Flight 93 victims remembered on 9/11

Photo by Hallie Lauer Features Editor President Trump along with many others spoke of the courage and great sacrifice that the passengers of Flight 93 had.
Photo by Hallie Lauer Features Editor
President Trump along with many others spoke of the courage and great sacrifice that the passengers of Flight 93 had.

Hallie Lauer | Features Editor


SHANKSVILLE – One hour and 17 minutes after the first plane hit the North Tower of the World Trade Center, Flight 93, carrying 33 passengers and seven crew members, crashed into a field in Shanksville, Pennsylvania at 580 miles per hour.

“Hero is one of the most overused words in any language.The people of Flight 93, the 40, are heroes,” Gov. Tom Wolfe said in his observance speech on Sept. 11. “They did not know who they were saving, they only knew their fellow Americans were at risk.”

On Sunday Sept. 9, the newest addition to the memorial was dedicated, The Tower of Voices is a 93 feet tall tower made of 40 separate windchimes. The 40 chimes, representing the 40 lives on board Flight 93 each play a different note, further symbolizing the different background they came from.

Flight 93 went down in Shanksville, Pennsylvania, 125 miles and a mere 18 minute flight from Washington, D.C. the original target for the hijacked plane. The passengers and crew, once they realized what had happened at the Twin Towers, the Pentagon and now on their own plane, held a vote to fight back.

One of the audio clips from those fateful moments is from flight attendant Sandy Bradshaw. In the clip, she is on the phone with her husband, telling him that they were boiling water to throw on the hijackers.

Six minutes after that phone call, during which, according to audio clips, a struggle between the hijackers and the passengers ensued, the plane then crashed into an open field.

“It was here that freedom took its dramatic stand,” former Pennsylvania Gov. Mark Schweiker said.

The families of those killed in the crash were seated at the front of the observance area. Each speaker addressed them – specifically thanking them for the courage of their family members, but also offering support.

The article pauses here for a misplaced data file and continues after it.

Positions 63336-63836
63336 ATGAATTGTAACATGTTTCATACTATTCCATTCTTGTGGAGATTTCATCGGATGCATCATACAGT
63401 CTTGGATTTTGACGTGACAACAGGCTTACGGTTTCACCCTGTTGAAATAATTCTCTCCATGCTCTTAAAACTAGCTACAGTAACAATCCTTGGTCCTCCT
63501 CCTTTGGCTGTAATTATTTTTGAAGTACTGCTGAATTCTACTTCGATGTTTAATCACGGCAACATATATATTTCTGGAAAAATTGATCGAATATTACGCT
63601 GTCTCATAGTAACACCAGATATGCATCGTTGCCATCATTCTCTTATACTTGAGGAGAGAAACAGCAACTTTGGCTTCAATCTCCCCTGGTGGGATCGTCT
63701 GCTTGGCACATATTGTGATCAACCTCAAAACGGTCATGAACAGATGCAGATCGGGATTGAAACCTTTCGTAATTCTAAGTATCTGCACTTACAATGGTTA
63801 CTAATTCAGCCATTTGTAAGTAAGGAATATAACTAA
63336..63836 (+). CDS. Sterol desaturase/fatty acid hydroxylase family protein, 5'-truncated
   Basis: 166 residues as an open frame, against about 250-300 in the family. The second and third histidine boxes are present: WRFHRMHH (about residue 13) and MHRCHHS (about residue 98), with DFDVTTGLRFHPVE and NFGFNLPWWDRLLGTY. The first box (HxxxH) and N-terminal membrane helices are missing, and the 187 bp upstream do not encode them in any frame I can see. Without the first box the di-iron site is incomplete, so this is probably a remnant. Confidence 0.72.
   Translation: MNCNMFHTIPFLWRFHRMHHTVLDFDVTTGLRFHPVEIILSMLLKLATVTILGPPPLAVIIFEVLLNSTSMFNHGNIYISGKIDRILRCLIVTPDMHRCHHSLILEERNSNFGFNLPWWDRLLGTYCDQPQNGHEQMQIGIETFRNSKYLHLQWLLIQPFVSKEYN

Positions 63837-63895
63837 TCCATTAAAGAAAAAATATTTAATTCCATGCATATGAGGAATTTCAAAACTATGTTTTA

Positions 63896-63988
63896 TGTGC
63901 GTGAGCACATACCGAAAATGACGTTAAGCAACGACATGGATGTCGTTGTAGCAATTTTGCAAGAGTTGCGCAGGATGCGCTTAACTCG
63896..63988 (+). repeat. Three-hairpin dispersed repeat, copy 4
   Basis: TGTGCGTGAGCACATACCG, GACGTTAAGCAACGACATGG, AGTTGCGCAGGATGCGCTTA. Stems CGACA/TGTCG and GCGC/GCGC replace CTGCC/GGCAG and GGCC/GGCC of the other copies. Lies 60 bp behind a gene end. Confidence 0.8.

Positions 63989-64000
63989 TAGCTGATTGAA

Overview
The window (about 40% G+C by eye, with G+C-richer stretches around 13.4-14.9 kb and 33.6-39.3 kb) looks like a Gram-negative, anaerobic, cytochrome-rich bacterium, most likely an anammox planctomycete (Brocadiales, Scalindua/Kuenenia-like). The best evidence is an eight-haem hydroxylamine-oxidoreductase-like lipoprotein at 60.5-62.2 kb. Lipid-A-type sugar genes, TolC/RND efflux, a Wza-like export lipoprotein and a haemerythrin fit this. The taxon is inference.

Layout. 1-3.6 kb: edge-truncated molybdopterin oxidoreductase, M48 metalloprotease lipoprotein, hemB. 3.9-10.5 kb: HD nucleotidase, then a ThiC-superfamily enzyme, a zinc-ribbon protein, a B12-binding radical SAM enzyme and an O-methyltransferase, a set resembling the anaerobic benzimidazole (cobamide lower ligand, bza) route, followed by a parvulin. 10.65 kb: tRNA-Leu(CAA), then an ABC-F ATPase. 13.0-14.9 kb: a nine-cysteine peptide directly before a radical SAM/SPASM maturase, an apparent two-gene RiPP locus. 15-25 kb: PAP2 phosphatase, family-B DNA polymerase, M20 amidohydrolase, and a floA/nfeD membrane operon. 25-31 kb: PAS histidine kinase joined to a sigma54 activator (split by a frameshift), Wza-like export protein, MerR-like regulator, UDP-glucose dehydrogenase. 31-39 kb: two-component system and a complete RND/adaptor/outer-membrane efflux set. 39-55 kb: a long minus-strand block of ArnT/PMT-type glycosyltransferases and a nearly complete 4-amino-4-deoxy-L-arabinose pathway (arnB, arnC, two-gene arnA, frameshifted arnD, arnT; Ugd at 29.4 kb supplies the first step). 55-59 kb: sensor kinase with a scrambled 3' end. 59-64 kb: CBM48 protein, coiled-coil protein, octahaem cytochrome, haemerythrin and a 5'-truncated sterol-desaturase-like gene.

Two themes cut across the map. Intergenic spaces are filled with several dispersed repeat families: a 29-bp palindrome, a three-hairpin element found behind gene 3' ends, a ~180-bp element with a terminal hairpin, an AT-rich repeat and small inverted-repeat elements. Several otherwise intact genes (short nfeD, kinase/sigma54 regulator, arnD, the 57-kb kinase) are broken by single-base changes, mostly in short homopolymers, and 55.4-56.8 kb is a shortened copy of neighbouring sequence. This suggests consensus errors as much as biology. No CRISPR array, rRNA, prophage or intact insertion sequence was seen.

“Today, all of America wraps up and joins together. We close our arms to help you shoulder your pain and to carry your great, great sorrow,” President Trump said. “Your tears are not shed alone for they are shared grief with an entire nation.”

“And here, in this Pennsylvania field – we honor their sacrifice by promising to never flinch in the face of evil and to do whatever it takes to keep America safe,” President Trump said.

Gordon Felt, the president of Families of Flight 93 and a brother of one of the passengers, also spoke of the courage and loss of those passengers and their families. He also, however, looked to the future.

“We have to choose to actively remember. We have to choose to rise up and be better, as our loved ones did. If we choose to forget the lessons of 9/11 … we will become less honorable, less heroic, less free,” Felt said.

Many of the speakers commented on how now, there are students learning about the 9/11 terror attacks as a historical event, and not something from their lifetime. A common theme was also the idea of looking forward, of carrying on the legacy of those killed on Sept. 11, 2001.

“A message to the world,” President Trump said. “America will never submit to tyranny. Free people are never at the mercy of evil people, because our destiny is always in our hands.”

For some spectators, it wasn’t as much as a look at the future but rather, a recollection of where they were on the day that would forever remain in America’s history books.

“I was at work,” said veteran and spectator Jerry Waltz. “It was like the world stood still.”

The reflections on the past, and the marvelling toward the future, came together in Gov. Schweiker’s call to action for what we must do presently.

“The threats remain real, so we must remain vigilant and we must prepare a new generation of leaders,” Schweiker said.